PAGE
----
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MEI Online: Commodities: Non-Metallic Ores: Calcium Carbonate: Latest News: March 7th 2012

 
 

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:: Novel Chemical Process to Reclaim Calcium Carbonate from Industrial Waste

The CSIR has developed a novel process to reclaim high-quality precipitated calcium carbonate (PCC) from calcium-rich industrial solid waste.

High-quality calcium carbonate is useful for various specialised industrial applications such as gastric acid treatment, tablet filling in pharmaceuticals, plastics, paint, adhesives and in pulp and papermaking.

According to CSIR biochemical engineers Dr Mlawule Mashego and Jean Mulopo this technology, for which the CSIR has recently filed a patent application, can also be used as a waste management tool that creates new enterprises in the waste management sectors providing job opportunities and simultaneously reducing the amount of solid waste that could impact negatively on the environment.

Calcium-rich waste streams are generated by a number of industries in South Africa, including the power and energy utilities, steel-making industry, bulk water-treatment utilities, and the pulp and paper making industry. These industries dispose off large volumes of waste/s streams to on-surface waste disposal sites or landfills which are rapidly filling up.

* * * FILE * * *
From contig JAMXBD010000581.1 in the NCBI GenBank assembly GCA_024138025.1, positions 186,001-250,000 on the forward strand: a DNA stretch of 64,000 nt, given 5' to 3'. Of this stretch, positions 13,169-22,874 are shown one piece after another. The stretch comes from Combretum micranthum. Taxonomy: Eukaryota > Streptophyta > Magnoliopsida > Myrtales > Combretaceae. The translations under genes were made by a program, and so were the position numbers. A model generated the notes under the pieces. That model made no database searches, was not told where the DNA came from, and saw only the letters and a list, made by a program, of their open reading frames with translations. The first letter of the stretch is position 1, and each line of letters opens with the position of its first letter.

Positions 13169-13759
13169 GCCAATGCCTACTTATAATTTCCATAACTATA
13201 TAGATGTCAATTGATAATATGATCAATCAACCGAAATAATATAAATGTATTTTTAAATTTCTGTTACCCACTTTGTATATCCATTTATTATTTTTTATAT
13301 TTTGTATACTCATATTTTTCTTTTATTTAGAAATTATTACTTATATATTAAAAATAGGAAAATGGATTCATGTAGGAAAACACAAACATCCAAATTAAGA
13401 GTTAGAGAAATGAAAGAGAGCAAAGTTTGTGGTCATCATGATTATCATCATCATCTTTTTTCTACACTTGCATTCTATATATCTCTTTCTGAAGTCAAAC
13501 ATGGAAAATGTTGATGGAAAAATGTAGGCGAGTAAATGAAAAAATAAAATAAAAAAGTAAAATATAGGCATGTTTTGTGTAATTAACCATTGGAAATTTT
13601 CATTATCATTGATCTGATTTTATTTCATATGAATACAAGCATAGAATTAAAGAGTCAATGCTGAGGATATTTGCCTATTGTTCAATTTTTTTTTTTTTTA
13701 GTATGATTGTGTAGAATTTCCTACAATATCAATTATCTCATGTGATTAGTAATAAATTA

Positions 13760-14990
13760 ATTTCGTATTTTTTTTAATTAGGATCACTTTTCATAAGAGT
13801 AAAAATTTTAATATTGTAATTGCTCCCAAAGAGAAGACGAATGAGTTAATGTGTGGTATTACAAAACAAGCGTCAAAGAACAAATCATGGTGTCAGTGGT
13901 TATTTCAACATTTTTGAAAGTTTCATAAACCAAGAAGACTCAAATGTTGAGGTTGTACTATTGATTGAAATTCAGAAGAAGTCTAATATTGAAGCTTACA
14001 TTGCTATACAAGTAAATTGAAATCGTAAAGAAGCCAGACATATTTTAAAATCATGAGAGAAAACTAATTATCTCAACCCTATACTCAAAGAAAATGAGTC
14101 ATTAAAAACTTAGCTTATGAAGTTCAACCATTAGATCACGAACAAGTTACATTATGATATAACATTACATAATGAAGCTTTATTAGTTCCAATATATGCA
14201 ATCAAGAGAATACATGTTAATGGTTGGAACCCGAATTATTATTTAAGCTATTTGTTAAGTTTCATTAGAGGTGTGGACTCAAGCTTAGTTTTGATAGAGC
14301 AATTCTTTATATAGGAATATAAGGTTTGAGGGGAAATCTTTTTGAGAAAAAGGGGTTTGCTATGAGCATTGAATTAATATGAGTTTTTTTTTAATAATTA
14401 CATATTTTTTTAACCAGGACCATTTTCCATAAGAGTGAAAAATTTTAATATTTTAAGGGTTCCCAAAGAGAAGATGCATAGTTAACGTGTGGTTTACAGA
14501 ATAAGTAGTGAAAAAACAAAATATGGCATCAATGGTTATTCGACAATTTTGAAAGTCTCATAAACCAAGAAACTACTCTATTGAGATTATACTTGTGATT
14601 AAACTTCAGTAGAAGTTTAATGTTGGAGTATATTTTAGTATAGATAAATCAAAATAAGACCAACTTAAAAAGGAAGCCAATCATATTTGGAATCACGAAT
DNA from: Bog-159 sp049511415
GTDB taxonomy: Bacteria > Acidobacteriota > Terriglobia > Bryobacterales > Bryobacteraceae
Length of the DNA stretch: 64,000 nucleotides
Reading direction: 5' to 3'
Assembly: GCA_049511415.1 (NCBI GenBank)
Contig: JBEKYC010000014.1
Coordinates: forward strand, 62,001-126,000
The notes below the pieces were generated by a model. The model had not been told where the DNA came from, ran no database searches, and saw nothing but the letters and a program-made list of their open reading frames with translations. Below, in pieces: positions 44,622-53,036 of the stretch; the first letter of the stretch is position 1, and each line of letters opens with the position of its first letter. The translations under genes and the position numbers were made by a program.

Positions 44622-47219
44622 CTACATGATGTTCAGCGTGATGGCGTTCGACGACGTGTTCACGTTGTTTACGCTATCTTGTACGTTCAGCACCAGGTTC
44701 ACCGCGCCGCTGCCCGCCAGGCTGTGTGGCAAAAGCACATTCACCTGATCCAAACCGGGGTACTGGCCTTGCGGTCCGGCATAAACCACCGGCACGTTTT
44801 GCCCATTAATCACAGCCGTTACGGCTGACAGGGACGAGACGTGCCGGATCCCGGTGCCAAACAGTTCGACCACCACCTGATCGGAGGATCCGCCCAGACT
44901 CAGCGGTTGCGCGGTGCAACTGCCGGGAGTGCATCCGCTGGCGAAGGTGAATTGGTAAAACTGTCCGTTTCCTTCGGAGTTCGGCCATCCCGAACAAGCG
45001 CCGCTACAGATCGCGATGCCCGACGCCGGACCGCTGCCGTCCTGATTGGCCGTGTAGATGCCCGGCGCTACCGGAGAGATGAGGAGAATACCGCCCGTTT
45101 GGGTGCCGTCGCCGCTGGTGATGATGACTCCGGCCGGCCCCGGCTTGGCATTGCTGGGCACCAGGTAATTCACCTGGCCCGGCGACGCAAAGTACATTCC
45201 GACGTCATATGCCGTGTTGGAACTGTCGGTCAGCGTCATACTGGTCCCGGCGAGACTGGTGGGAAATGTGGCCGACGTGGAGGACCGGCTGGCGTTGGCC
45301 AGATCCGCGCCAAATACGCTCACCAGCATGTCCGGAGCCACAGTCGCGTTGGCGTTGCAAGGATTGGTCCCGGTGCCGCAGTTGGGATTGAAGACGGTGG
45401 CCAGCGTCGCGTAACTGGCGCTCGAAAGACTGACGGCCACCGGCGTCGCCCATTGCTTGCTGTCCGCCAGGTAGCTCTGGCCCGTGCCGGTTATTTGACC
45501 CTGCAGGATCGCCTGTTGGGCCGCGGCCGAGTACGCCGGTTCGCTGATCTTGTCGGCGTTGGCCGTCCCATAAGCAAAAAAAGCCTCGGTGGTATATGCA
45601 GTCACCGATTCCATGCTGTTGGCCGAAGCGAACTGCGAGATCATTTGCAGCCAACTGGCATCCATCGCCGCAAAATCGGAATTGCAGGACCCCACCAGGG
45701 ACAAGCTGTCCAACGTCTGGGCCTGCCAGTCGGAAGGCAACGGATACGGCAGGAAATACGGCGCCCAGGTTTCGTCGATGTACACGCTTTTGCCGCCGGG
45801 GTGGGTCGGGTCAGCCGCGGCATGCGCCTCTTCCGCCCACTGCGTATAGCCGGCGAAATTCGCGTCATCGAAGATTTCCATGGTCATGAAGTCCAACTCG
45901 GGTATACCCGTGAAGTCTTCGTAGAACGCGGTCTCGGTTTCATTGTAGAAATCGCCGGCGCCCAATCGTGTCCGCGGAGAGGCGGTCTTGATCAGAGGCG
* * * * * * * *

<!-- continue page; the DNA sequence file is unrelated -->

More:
Furthermore, legislative requirements for landfill disposal methods, such as the National Environmental Management Waste Act (NEMWA) 59 of 2008, are expected to be more stringent in the future, resulting in the need to adopt alternative and innovative waste management approaches.

According to the researchers the solid waste-producing industry, or new enterprises established to produce high-quality calcium carbonate, will be able to use such processes. "We also foresee an increase in demand for calcium carbonate for treating acid mine drainage," Dr Mashego adds.

This research group at the CSIR in Pretoria focuses among others on the development of technologies for cost-effective production of high-quality effluent from various waste streams: "Some utilities responsible for waste treatment and management are moving away from regulatory compliance towards increased economic incentives in the process of recognising the value of waste and wastewater as a resource. Such an approach includes the recovery of energy, nutrients, metals and other chemicals as part of the wastewater treatment process. We also look at further beneficiation of recovered by-products to enhance waste utilisation," Dr Mashego explains.

The newly-developed process involves three steps:

  • Leaching of calcium from the solid waste using mineral acid;
  • Neutralisation of the leachate using ammonium hydroxide; and
  • Carbonation of the calcium-rich solution to produce high-quality calcium carbonate.

 

 

   

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